Managing a Conflict

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How do we manage a conflict depends on us, the situation, the actors, the core and the temperature of the conflict. There is no "the one wonder method" for a solution. Therefore before we (re)act in the conflict, we need to devote some time to look closely at it and analyze it.


What would be an appropriate solution?

Necessary for dealing with conflicts in a dialogue way is the double-sided interest, the preferemces of the involved parties or the realistic feasability to satisfy both parties. On what ground we might decide about the appropriate conflict management strategy? These criteria might help us to decide about the right solution strategy:

Sustainability

How sustainable might be the solution?

Prevention

Does it feasably prevent further, new conflicts?

Limitation

Might it hedge the conflict?

Efficiency

Might the solution be effective in terms of balancing time effort,
personal involvement and quality of the solution?

Fairness

Might the outcome be fair?

Acceptance

To what extent might the involved people be satisfied with the result?

A first step into a solution: conflict analysis

People have different perspective on life and its problems. We each have our own uniqueness and character, each of us has our own values, which guide our thinking and our behavior and motivate us to take certain actions or reject others. Therefore when we meet and work with others, we find that they often have a different perspective on things. So that can be a very beginning of any conflict between us and certain person or group of people. We heard often from people that conflict is a very bad condition and some people just want to skip it, but there is also other opinion that conflict is a good chance to develop the relations or any situation. And if you are keen on the second opinion you should know for solve the conflict first you should do is conflict analysis with the conflicting sides.

What is conflict analysis?

For many of those who are engaged in practical work on conflict, the concept of conflict analysis can seem quite remote from their own experience. It is sometimes seen as requiring objectivity and neutrality rather than personal experience and strong emotion. This is not our understanding of the concept. We see conflict analysis as a practical process of examining and understanding the reality of the conflict from a variety of perspectives. This understanding then forms the basis on which strategies can be developed and actions planned. Conflict analysis can be done with the help of a number of simple, practical and adaptable tools and techniques. Some of the tools are presented here.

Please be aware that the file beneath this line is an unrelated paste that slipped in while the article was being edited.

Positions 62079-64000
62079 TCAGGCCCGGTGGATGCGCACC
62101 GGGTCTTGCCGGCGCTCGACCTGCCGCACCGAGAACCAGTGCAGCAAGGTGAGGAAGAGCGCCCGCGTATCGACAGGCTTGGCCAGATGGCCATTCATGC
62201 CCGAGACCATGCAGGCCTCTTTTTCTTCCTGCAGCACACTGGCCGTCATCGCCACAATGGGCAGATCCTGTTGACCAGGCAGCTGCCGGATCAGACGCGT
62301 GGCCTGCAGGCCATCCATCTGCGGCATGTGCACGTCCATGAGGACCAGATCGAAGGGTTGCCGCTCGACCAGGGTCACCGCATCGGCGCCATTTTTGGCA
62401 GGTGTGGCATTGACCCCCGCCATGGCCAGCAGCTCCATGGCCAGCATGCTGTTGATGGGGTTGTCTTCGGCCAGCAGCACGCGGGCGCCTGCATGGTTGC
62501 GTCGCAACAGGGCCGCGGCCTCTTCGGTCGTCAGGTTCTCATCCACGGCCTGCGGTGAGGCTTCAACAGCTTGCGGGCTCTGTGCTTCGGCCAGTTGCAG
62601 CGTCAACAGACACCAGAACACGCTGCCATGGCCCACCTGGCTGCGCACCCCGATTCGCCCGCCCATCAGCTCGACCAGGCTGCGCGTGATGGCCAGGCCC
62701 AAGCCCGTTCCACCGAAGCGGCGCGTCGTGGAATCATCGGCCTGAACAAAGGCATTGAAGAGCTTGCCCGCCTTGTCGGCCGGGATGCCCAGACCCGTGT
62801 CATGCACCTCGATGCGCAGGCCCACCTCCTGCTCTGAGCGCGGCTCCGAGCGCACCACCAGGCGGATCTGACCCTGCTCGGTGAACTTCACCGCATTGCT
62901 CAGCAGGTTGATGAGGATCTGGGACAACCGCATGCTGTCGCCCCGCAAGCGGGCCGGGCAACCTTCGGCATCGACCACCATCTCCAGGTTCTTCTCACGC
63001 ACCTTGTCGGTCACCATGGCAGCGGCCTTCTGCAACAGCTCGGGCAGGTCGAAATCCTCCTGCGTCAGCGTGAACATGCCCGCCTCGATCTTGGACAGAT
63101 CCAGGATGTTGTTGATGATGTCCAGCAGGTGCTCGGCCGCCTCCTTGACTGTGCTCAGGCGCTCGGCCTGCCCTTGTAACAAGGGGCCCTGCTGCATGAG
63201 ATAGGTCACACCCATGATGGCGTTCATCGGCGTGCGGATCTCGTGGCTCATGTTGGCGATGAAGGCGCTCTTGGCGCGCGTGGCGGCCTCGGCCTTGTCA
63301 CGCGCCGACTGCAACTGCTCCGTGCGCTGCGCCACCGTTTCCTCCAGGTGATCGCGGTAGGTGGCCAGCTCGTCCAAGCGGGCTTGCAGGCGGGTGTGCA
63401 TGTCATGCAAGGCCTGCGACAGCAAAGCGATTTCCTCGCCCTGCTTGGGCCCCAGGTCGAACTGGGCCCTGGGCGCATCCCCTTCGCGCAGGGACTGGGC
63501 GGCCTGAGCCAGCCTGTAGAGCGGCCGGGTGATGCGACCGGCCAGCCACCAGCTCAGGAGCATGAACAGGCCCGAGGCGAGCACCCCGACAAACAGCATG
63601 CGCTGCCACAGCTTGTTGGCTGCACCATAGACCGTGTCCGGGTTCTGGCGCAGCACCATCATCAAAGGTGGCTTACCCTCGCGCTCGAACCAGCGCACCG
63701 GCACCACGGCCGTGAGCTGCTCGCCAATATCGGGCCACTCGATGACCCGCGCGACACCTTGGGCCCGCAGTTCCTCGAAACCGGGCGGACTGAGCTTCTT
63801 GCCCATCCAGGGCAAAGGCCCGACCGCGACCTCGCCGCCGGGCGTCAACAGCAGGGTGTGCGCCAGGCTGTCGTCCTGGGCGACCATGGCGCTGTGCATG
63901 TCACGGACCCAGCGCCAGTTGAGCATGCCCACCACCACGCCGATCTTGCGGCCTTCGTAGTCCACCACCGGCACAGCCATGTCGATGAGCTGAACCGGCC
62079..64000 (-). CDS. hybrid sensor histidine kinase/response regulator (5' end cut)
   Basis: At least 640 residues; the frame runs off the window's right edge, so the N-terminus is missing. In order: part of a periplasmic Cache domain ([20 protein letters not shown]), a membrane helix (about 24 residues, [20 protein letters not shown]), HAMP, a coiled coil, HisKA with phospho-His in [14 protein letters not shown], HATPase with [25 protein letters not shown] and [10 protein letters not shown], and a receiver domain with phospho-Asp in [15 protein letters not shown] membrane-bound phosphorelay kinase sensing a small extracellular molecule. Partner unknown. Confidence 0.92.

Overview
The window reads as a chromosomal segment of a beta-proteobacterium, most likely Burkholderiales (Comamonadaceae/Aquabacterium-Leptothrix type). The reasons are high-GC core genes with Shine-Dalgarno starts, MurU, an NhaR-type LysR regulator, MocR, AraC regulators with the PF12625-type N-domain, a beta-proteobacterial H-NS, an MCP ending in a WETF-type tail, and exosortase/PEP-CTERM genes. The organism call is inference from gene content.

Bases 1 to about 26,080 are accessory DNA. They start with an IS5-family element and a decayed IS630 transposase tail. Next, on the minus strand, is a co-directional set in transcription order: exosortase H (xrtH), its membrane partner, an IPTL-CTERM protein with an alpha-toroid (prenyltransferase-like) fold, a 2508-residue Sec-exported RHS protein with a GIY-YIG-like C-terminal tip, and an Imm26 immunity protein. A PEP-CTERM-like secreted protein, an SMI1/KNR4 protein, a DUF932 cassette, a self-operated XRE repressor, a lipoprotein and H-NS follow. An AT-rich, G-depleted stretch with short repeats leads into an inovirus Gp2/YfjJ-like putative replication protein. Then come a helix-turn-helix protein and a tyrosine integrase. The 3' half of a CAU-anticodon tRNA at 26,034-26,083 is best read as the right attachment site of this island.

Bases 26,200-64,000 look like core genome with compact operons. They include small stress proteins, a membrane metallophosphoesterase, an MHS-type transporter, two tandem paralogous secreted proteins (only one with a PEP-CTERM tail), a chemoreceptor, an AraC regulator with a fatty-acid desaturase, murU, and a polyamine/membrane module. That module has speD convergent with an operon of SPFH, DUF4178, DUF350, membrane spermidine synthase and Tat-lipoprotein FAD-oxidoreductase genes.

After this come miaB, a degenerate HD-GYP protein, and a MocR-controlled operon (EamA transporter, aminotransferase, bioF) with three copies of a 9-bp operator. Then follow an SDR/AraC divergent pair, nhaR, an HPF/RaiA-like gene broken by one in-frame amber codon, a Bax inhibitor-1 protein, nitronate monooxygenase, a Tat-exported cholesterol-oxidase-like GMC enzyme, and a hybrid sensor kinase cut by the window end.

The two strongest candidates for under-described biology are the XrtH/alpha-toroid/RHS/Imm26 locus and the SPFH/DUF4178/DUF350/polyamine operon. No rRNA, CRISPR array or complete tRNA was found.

Why do we need to analyze conflicts?

  • to understand the background and history of the situation as well as current events
  • to identify all the relevant groups involved, not just the main or obvious ones
  • to understand the perspectives of all these groups and to know more about how they relate to each other
  • to identify factors and trends that underpin conflicts
  • to learn from failures as well as successes

Conflict analysis is not a one-time exercise. It must be ongoing process as the situation is developing, so that you can adapt your actions to changing factors, dynamics and circumstances.

The Temperature: Hot vs. Cold Conflict

Depending on the temperature of the conflict there are different strategies for prevention and curation. Hot conflict is when it stands in the foreground and affects all parties consciously on the cognitive, emotional and behavioral level. Cold conflict is also affecting parties but they are not aware of it or sometimes try to suppress it in the deep background of their awareness.

Deescalation of hot conflicts Escalation of cold conflicts
Prevention
  • Addressing concrete problems
  • Confrontation meetings - to prevent, that a hot conflict becomes too fast cold
Curation
  • Reconstruction and clarification of the conflict genesis
  • Parties explain and rationalize their different behaviors and perceptions
  • Mediation
  • Separated talks with each party
  • Dramatizing existing cold conflicts through simulations
  • Encouraging a client to fight more intensive for his or her point of view

Source

  • Bildungsziel: Bürger - Theodor-Heuss-Kolleg
  • Konflikte in interkulturellen Gruppen by Andreas Foitzik, Theodor-Heuss-Kolleg
  • Working with Conflict: Skills and Strategies for Action by S.Fisher, D.Ibrahim Abdi, J.Ludin, R.Smith, S.Williams, S.Williams, Zed books, London, 2000